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Show Me The Waiver, Go Home: Using Settlement Agreements

Anyone who has ever spent more than five minutes talking with an employment solicitor is likely to have heard the term “settlement agreement” crop up. This may be in the context of an employment tribunal claim, a possible redundancy or even the sale of a business. But what is a settlement agreement, and why is it important?


What is a settlement agreement?

In 1993, the concept of a “compromise agreement” was born. Introduced by legislation, this was a binding agreement between parties, usually employee and employer, to settle a case or agree to refrain from instituting or continuing with certain proceedings. Compromise agreements were renamed “settlement agreements” in 2013 (the government’s rationale being that parties are more willing to “settle” than to “compromise”, though clearly to reach a settlement one will nearly always be expected to compromise). A settlement agreement is one of only two ways in which an employee can validly waive certain statutory claims they may have against their employer, such as unfair dismissal, protection from discrimination and unlawful deduction of wages. The other requires an agreement via the conciliation service ACAS (a “COT3”), so settlement agreements tend to be used by most parties negotiating the terms between themselves.

Settlement agreements can be used at any time where there is, or could be, a dispute between the parties. Although settlement agreements do not necessarily terminate an employee’s employment, this is the most common reason for entering into a settlement agreement. They are also used to record the terms of a settlement of a tribunal claim. Under the terms of a settlement agreement, the employee will usually receive a payment (or other consideration) in return for agreeing to waive any actual or potential claims they have brought or could bring against the employer in respect of their employment or its termination.


Requirements of a settlement agreement

There are certain requirements for settlement agreements to be valid. For example, the agreement must be in writing and expressly state that the conditions regulating settlement agreements under the relevant statutory provisions have been satisfied. The agreement must also relate to a particular complaint or proceeding; it is not enough to state that the agreement settles all and any claims the employee may have.

For this reason settlement agreements will usually list all potential claims the employee may have against the employer. The employee must also have received legal advice on the terms and effect of the agreement, and in particular its effect on their ability to pursue any rights before an employment tribunal, from a relevant independent adviser who holds an appropriate contract of insurance or professional indemnity. The adviser must be identified in the agreement. As the agreement is not valid without this advice being given, it is common practice (though not obligatory) for the employer to provide a contribution to the employee’s costs in obtaining the advice.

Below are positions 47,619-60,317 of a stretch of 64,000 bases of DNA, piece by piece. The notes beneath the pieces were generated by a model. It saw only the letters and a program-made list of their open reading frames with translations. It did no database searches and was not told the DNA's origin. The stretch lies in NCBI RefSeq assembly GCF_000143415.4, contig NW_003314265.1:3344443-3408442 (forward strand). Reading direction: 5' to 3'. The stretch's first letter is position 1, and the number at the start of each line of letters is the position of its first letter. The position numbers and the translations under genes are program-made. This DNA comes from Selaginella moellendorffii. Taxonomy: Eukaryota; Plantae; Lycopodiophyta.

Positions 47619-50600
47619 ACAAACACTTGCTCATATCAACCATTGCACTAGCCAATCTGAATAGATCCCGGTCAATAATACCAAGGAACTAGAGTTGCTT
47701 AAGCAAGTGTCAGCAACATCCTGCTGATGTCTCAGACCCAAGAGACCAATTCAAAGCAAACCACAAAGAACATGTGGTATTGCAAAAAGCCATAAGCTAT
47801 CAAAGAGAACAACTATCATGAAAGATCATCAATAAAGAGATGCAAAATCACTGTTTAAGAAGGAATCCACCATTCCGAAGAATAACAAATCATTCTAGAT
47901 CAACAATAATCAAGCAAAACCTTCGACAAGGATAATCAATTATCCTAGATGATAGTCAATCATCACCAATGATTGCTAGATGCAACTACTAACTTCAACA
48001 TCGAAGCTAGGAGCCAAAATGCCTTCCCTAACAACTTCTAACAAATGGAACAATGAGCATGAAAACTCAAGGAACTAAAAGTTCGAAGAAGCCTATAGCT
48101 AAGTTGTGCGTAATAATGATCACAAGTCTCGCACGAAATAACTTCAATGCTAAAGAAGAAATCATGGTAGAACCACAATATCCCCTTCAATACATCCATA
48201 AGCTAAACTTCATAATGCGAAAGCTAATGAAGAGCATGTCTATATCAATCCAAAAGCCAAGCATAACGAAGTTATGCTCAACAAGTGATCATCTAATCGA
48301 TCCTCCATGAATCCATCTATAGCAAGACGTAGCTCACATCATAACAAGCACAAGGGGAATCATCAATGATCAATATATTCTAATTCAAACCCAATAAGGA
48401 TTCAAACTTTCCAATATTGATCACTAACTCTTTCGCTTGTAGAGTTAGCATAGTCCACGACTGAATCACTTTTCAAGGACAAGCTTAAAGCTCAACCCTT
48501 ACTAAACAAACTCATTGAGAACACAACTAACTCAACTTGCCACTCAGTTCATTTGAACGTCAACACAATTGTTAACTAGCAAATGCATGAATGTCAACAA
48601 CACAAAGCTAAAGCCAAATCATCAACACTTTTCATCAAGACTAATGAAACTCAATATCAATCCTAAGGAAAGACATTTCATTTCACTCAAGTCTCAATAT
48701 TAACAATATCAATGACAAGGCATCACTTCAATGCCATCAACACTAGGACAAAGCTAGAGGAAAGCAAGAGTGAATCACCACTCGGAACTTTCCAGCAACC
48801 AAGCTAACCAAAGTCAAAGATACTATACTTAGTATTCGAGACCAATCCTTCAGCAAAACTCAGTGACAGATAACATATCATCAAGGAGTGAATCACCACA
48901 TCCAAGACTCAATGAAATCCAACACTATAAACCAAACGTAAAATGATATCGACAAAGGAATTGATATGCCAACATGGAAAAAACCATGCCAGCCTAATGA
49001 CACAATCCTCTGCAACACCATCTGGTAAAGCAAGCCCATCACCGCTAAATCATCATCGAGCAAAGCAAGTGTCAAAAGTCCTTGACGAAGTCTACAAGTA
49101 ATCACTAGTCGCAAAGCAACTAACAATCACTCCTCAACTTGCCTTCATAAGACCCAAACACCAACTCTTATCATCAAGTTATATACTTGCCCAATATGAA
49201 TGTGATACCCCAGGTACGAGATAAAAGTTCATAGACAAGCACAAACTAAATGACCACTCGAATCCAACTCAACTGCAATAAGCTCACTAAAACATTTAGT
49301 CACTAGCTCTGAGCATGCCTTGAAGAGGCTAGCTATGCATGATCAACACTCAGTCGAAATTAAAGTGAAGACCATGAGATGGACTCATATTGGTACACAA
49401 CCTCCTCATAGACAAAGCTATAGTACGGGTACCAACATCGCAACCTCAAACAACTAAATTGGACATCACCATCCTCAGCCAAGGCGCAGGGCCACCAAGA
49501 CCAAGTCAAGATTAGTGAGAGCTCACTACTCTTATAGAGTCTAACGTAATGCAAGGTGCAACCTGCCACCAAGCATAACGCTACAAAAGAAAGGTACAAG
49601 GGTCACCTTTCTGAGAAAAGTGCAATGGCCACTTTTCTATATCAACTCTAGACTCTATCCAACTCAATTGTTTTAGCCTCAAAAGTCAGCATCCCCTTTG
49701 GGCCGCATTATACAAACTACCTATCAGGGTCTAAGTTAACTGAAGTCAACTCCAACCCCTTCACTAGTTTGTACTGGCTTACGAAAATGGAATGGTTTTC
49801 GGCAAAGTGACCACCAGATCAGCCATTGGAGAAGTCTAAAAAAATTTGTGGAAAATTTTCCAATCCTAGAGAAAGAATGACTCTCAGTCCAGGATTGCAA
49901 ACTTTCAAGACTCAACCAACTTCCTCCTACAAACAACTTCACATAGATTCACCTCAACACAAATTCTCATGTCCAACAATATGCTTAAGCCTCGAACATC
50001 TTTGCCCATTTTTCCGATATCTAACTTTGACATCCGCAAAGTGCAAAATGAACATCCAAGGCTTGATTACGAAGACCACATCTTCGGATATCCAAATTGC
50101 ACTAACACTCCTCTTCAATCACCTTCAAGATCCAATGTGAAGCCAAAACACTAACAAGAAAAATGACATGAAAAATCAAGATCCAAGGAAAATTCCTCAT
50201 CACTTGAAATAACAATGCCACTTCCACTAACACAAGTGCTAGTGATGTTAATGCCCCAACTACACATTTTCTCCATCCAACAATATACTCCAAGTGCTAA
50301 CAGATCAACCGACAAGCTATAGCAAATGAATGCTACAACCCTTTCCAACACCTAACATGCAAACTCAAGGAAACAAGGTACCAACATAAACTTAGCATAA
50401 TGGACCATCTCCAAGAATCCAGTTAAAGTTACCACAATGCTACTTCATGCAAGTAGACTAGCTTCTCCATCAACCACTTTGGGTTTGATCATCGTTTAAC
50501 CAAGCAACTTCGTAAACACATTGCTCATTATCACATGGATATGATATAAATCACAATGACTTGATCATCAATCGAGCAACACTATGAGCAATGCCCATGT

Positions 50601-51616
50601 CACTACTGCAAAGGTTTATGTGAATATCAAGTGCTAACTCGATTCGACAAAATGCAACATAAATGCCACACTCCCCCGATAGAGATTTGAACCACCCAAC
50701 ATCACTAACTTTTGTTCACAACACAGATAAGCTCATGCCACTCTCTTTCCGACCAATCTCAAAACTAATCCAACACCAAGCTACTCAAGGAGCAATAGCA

What is usually included?

There are very few claims that cannot be waived under the terms of a settlement agreement, but there are certain restrictions. It is not possible, for example, to waive claims regarding accrued pension rights. Similarly, a clause waiving claims in respect of latent personal injuries (i.e. injuries that have already been suffered but of which the employee could not be aware at the time of signing) will generally be unenforceable.

In addition to the waivers regarding the employee’s potential claims, various commercial terms can be agreed within the settlement agreement. The standard inclusion is of course the termination payment(s), but other terms such as an agreed reference, additional post-termination restrictions or outplacement support are all commonplace. Employers can agree to allow employees to retain certain property otherwise belonging to the employer, such as a mobile phone or laptop (though provision should be made to ensure that confidential information is transferred or deleted from the device). Ex gratia payments made in settlement of claims can be paid tax free, up to a maximum of £30,000. It is normal therefore for the employee, being the ultimate beneficiary of the tax free element, to provide an indemnity in relation to such payments.

The existence and terms of the agreement itself should usually be stated as being confidential; employers are reluctant to set a precedent or indirectly encourage existing employees to hold out for a payoff. A breach of confidentiality may permit the employer to recoup the settlement sum paid (less any obligatory payments such as notice pay or accrued untaken holiday).


Discussing the settlement

Any discussions regarding a settlement agreement should be stated at the outset to be without prejudice. This will generally prevent the discussions being disclosed as part of any claim, and allows the parties to discuss the possibility of settlement without opening the risk of further litigation. However, there are certain exceptions and legal advice should be sought to ensure that the privilege is properly available and engaged. 



Matthew Cranton - Employment & Immigration

This article was first published on 9 September 2016 as part of our Employment Law Update series. Register above to receive our updates as soon as they are published, directly to your inbox! 

This article is offered for general informational purposes only, and does not constitute legal advice. The views and opinions expressed in this article are those of the author(s) and do not necessarily reflect the views or opinions of Solomon Taylor & Shaw.